Evaluating, unearthing and projecting NFL draft projects into successful scouting and player development outcomes is one of the most enjoyable caveats on the draftnik work plate. As a certain amount of pride can be understood for the teams and position coaches that affect such a transformation, so is there a congruent level of "finder's joy" in calling for the possibility to occur.
On a purely functional level, the impact realization of a project prospect can produce a similar value as hitting on a sleeper or late-round flier. Expectations are likely low for this player and the draft slot, or even undrafted status, often indicates a lengthy distance to reaching starter caliber.
If a club produces overachieving value from this depth of the procurement process, it acts as a bonus to that class's haul and can create real difference-making flexibility on the roster over a window of several years. This is especially true if the upstart takes place during a player's rookie contract before he has reached any kind of financial maturity.
The term "project" typically refers to a development case that carries even longer odds than most late-round or incomplete prospects. This reference may be apt because of a position conversion or a deep and specific set of traits seen as missing from a player's game before he can tap into his lone or few present strengths.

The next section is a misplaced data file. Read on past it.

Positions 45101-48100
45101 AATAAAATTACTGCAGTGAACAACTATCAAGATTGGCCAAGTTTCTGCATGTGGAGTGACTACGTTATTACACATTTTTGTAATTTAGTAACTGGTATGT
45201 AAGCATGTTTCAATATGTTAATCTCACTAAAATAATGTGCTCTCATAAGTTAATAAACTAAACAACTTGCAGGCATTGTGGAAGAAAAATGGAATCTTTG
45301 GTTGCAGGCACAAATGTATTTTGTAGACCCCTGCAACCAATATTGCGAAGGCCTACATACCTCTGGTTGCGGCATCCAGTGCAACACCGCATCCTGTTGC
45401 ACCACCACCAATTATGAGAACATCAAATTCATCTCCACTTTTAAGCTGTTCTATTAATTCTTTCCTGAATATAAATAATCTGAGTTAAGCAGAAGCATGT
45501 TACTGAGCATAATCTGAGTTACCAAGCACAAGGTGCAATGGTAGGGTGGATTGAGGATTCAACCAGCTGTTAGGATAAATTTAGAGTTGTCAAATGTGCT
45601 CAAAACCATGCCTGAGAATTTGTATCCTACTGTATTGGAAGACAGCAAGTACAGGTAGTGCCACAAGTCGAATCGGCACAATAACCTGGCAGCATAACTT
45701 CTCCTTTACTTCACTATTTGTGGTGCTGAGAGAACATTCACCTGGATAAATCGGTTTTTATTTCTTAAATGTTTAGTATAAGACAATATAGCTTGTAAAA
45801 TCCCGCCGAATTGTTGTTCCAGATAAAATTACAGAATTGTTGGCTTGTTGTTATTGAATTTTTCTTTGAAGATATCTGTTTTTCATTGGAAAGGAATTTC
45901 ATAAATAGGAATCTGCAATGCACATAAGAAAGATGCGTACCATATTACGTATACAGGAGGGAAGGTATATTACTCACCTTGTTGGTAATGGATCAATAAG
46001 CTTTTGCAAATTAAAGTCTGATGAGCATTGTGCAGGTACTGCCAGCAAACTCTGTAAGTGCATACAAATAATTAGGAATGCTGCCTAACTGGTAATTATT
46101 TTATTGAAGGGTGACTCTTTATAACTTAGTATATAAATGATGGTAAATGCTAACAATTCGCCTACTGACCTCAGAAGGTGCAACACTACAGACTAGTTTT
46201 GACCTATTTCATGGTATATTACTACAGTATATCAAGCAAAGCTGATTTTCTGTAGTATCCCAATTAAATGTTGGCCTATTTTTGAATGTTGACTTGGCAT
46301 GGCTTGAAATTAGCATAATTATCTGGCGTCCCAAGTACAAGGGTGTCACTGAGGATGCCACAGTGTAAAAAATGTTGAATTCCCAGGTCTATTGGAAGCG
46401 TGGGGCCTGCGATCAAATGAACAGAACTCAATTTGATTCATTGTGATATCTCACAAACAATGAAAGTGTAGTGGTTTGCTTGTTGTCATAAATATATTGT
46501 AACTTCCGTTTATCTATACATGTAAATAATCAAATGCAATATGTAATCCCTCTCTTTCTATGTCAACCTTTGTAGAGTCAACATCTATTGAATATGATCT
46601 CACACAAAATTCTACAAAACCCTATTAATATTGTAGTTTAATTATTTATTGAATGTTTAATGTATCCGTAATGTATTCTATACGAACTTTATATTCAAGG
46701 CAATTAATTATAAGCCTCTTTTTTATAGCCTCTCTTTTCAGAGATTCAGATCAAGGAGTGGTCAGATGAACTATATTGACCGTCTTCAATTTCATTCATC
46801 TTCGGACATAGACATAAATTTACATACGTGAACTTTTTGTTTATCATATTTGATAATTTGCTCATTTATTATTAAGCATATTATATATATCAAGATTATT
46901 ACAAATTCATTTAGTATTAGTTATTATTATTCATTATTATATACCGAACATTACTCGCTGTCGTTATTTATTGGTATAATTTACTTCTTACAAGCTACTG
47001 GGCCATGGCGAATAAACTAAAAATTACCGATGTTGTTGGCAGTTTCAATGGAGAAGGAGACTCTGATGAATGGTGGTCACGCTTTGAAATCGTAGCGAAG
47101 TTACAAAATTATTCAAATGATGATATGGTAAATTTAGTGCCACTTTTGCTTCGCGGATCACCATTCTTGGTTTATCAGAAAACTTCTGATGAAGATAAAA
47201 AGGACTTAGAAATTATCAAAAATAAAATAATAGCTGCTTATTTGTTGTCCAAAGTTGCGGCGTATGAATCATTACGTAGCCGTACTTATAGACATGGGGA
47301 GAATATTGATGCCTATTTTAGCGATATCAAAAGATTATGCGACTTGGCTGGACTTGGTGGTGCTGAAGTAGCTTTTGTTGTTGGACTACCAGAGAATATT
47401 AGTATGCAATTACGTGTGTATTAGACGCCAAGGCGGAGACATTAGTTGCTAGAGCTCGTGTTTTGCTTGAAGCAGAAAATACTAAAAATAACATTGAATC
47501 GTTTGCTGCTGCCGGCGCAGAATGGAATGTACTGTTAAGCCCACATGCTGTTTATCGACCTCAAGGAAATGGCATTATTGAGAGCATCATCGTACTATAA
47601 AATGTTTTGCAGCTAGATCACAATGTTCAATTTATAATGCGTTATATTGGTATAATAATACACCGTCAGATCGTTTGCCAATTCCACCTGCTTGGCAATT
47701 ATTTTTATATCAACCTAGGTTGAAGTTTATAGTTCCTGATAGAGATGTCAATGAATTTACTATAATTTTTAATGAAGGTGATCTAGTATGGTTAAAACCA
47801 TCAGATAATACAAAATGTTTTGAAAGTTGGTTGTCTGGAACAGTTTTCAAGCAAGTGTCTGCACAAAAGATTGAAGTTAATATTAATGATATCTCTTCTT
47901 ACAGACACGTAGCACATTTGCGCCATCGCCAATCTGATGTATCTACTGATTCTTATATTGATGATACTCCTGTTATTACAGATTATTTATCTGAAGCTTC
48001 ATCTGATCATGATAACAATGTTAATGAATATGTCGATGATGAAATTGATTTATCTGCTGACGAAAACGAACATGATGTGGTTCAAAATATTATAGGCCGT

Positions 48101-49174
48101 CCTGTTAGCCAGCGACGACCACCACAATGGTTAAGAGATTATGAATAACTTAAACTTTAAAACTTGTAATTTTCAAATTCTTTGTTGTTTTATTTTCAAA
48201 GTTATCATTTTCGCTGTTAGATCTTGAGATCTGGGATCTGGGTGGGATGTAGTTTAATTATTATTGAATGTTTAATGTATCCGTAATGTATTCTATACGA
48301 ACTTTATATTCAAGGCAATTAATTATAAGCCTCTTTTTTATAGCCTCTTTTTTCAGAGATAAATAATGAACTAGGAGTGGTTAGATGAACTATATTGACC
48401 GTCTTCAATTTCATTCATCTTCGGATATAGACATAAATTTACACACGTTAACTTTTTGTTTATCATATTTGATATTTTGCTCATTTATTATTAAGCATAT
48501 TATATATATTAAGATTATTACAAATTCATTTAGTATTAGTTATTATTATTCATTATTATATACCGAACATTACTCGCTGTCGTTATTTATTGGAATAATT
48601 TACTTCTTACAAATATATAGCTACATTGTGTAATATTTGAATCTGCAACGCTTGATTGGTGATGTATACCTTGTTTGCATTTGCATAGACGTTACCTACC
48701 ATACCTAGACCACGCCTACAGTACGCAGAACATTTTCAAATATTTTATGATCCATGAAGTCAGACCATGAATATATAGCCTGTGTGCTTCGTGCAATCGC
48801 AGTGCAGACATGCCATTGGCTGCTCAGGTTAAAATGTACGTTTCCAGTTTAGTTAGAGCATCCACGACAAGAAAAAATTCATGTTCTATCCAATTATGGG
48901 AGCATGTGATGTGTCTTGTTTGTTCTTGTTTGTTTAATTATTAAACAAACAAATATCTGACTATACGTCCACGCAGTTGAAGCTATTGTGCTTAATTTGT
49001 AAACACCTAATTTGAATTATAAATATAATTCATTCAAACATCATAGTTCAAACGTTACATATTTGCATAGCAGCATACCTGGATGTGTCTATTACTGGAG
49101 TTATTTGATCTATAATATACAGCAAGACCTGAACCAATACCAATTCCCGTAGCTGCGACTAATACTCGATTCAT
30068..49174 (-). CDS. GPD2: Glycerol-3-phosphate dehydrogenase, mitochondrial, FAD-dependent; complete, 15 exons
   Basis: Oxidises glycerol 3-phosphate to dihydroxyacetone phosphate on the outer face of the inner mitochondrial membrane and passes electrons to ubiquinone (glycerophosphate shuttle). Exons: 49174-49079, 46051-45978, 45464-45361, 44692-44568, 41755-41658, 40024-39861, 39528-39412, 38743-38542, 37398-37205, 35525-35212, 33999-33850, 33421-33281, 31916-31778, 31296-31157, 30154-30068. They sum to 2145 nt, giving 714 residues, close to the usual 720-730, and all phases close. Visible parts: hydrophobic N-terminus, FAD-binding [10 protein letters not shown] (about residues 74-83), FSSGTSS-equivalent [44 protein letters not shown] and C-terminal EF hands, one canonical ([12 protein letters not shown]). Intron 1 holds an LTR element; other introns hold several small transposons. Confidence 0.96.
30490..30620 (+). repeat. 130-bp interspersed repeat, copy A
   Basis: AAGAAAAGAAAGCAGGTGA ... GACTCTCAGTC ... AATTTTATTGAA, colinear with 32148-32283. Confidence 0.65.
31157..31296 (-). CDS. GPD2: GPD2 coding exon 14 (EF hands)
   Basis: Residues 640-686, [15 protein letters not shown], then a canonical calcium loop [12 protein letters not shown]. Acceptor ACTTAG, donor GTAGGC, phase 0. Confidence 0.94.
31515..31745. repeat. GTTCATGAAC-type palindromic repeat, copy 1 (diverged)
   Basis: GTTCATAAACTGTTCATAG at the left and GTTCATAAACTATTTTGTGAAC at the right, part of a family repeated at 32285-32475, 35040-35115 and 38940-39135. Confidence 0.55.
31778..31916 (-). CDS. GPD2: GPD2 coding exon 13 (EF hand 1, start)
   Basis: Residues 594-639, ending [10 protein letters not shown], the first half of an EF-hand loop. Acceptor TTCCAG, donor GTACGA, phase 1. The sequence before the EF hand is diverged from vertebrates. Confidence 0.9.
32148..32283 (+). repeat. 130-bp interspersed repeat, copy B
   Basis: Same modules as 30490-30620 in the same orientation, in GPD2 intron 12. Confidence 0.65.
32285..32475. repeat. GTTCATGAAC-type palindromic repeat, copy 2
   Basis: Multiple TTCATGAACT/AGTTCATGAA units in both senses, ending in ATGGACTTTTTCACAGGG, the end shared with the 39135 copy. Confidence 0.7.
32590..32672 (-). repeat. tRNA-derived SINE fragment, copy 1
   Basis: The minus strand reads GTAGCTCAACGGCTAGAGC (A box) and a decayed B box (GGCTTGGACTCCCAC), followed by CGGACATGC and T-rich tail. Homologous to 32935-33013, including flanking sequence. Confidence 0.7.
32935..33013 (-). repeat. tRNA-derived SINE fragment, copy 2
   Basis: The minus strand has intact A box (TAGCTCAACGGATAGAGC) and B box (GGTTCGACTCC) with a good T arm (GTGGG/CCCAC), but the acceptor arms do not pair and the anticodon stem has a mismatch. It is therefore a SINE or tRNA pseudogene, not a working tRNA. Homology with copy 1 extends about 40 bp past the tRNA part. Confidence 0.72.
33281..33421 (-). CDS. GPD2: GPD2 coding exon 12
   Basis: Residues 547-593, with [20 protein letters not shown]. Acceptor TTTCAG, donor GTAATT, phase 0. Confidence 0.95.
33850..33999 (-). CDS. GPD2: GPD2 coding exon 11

Currently injured Philadelphia Eagles left tackle Jason Peters is a unicorn example of an impact project result. After going undrafted as a mammoth tight end (6'4.5", 330 lbs.) in 2004 out of the University of Arkansas, the Buffalo Bills signed him and he progressed from special teams bully and blocking tight end to right tackle before being named to his first Pro Bowl at left tackle in 2007 and every year since.
Much of the credit for Peters' development as a tackle is attributed to now-retired offensive line coach Jim McNally, whose final stint came with Buffalo from 2004 to 2007, though he was recently hired by the Cincinnati Bengals as a consultant.
By definition, predicting a project player into even a functional role, let alone a consistent or impact starter, is a low-percentage play. Beyond the basic difficulties of the football aspects, it also requires the right mindset and determination on the part of the player and positional coach, as well as patience from an organization. And even if all of that lines up favorably, like with any other competitive climate, an opportunity must somehow be forged.
Have a look at this slideshow that examines six potential projects in the 2012 draft class that could pay off for their initial NFL clubs.